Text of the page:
And because she’s a girl and Catwoman is a woman, both their costumes get ripped to shreds in the process of pursuing each other (apparently their impenetrable armor is made out of the same material that stockings are made out of), and they fight each other naked in the middle of an orgy. Seriously. That happened.

Catwoman lures Batgirl into the Gotham City Hedonist Society, because apparently that exists, and the naked receptionist insists to Batgirl that if she wants to go in, she must be naked. Club rules. Instead of knocking that shrimpy, smug naked dude out, like I know she can, she acquiesces, takes off her protective armor (aside from her cowl) and spends the next several pages nakedly fighting. It was at this point, if you couldn’t already guess, that I had to put the comic down and walk away in an effort to keep myself from setting it on fire.

Of course Batman shows up (after they’re dressed luckily) and like a grim-faced, conservative father, proceeds to clean up the mess that Batgirl has made. Batman, by nature, is pretty condescending but instead of simply coldly correcting Batgirl, as he should have done, he was super patronizing and incredibly demeaning to her. The only person who shows any respect towards her is the Riddler, oddly enough.

Along with the terrible plot and overt misogyny, the art was terrible. I hated it so damn much. Everyone looked like they were made out of clay: all lumpy and doughy. I thought I hated the art in Arkham Asylum the most. I was totally wrong. This was the worst and weakest I have ever seen thus far.

Alright, there was one slightly redeeming moment in this comic. There was a pretty cool scene with the Joker. Somehow or other, Batgirl finds herself in Arkham Asylum and if she answers a riddle correctly before the Joker, her door will open and she can escape. If not, the Joker’s door opens and, by the looks of her leering eyes through a slot in his cell, he is pretty anxious to get out. This was actually a genuinely creepy scene and an actually scary Joker. I thought it was clever that we only see his eyes, sunken and surrounded by dark circles and rather dead inside. He wasn’t particularly funny but instead, genuinely seemed like a violent criminal. I also thought it was a cool riddle (for once) and I enjoyed that Batgirl, after answered correctly and running out, can still hear the Joker laughing in his cell. After so much gimmicky, over-the-top stupidity, it was so nice to actually have a suspenseful, creepy scene.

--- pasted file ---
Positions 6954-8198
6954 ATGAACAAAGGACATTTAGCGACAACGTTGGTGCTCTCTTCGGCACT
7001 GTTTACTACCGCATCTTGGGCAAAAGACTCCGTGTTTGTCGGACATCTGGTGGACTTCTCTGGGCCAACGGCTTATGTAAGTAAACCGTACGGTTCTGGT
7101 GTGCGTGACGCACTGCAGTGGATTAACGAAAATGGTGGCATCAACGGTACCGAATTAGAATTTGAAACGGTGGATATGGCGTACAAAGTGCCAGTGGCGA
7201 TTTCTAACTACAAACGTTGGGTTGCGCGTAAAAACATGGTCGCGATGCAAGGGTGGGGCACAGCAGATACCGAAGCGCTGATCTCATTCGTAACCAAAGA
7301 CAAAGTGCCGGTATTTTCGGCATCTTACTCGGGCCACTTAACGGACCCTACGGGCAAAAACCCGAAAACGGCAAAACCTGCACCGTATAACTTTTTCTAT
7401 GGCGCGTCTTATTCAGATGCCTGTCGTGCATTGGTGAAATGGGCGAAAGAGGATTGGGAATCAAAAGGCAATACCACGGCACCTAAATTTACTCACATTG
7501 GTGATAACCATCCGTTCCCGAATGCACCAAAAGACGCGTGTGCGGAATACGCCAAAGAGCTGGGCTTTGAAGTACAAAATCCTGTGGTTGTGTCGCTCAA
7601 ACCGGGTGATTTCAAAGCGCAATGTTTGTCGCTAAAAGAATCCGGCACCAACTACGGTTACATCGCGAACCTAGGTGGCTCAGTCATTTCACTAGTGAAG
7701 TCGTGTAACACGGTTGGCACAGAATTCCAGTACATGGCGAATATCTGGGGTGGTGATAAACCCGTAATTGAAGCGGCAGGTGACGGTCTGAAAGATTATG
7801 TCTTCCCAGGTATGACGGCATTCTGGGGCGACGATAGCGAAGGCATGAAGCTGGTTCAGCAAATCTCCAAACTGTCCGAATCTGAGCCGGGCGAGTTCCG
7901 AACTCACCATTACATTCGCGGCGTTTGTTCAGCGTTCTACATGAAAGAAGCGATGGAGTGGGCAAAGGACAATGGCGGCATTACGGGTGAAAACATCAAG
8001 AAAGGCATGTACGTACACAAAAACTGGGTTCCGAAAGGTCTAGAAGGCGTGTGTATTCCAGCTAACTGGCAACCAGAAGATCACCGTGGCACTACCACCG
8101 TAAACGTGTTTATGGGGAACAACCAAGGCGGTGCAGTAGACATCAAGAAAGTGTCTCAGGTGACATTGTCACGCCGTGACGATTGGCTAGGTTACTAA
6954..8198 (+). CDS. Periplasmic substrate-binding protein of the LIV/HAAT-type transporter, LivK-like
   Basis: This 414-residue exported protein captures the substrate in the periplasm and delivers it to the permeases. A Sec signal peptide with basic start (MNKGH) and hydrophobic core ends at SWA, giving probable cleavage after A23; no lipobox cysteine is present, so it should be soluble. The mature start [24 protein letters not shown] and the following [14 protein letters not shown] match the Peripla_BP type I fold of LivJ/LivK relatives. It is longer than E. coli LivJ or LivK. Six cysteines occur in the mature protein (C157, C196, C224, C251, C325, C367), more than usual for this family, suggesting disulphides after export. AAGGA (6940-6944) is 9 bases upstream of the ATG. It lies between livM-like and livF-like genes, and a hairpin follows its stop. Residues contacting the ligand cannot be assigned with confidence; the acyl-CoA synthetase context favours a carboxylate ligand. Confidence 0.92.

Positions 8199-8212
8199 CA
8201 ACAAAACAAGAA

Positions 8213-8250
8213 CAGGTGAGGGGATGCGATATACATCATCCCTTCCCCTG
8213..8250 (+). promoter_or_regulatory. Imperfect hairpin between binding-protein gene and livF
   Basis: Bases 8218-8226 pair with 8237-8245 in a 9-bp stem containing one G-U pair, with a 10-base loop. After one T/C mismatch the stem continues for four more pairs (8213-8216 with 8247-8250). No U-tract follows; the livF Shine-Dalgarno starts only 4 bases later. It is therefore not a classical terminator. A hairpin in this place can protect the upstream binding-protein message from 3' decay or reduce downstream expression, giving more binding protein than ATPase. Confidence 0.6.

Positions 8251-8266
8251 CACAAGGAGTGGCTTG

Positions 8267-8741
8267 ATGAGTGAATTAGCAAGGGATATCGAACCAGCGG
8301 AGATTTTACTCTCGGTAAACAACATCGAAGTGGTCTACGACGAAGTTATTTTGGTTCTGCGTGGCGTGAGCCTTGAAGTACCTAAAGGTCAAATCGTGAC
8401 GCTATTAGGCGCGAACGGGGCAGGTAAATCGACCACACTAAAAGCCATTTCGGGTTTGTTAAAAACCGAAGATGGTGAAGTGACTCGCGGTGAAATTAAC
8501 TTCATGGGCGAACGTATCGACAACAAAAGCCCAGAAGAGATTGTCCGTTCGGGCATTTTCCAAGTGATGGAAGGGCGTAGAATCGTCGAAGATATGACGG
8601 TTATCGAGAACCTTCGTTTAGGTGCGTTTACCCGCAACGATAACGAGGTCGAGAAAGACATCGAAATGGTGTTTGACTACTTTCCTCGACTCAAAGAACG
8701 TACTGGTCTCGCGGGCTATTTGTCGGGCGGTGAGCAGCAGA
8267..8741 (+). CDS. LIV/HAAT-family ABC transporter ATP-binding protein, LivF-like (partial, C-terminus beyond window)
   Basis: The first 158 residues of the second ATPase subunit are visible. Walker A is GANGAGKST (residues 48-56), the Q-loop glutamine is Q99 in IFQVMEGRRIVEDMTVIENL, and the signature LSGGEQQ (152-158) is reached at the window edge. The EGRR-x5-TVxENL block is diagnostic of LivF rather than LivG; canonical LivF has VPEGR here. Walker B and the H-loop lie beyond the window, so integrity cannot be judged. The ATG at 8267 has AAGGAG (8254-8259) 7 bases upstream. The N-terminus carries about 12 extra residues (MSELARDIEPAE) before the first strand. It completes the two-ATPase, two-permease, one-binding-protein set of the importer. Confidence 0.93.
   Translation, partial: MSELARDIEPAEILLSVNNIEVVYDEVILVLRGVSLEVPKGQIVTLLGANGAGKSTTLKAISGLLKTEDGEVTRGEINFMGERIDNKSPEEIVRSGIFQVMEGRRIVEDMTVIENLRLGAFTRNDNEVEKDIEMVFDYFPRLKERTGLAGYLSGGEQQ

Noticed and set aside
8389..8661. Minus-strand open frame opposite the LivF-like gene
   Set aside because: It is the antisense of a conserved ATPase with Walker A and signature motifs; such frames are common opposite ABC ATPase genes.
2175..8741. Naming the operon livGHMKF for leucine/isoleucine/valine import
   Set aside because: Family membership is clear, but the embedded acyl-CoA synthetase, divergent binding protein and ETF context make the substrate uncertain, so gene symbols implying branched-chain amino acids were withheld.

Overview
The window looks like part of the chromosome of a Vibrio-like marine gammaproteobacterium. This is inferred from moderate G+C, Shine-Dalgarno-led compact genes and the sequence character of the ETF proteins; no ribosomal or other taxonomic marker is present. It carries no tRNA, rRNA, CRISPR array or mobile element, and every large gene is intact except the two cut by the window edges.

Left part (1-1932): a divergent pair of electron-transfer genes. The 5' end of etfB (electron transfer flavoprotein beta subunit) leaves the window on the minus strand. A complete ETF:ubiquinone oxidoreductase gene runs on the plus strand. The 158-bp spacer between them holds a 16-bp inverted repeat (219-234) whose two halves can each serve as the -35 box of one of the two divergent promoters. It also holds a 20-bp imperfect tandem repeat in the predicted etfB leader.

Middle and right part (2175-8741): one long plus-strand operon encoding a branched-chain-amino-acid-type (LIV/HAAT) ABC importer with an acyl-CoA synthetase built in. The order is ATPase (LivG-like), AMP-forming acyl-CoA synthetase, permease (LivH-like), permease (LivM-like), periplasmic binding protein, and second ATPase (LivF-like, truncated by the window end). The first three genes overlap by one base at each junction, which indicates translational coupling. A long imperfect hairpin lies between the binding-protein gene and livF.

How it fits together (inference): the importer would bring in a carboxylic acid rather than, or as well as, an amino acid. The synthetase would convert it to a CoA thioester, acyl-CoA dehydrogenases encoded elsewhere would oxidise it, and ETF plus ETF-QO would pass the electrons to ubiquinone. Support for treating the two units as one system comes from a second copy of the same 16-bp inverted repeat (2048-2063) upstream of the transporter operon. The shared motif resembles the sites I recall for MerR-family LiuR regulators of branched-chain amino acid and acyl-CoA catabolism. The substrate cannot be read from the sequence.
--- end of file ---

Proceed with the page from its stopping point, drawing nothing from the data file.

Okay, I have to stop. I couldn't stand this comic. I couldn't stand what Nicieza did to two of my favorite characters: Batgirl and Catwoman. I abhor it when comic books try too hard to be sexy and/or funny because they almost always fail.

1 comment:

  1. I'm just curious why Batman is even in the title when he's not in the book. They should've just called it Catwoman/Batgirl: The Bat and the Cat. I was always annoyed when they sell a story under a character because they're afraid (probably, rightfully so, in this case) that without Batman this title wouldn't sell.
    By the way, love, love, love the Clue gif. ^_^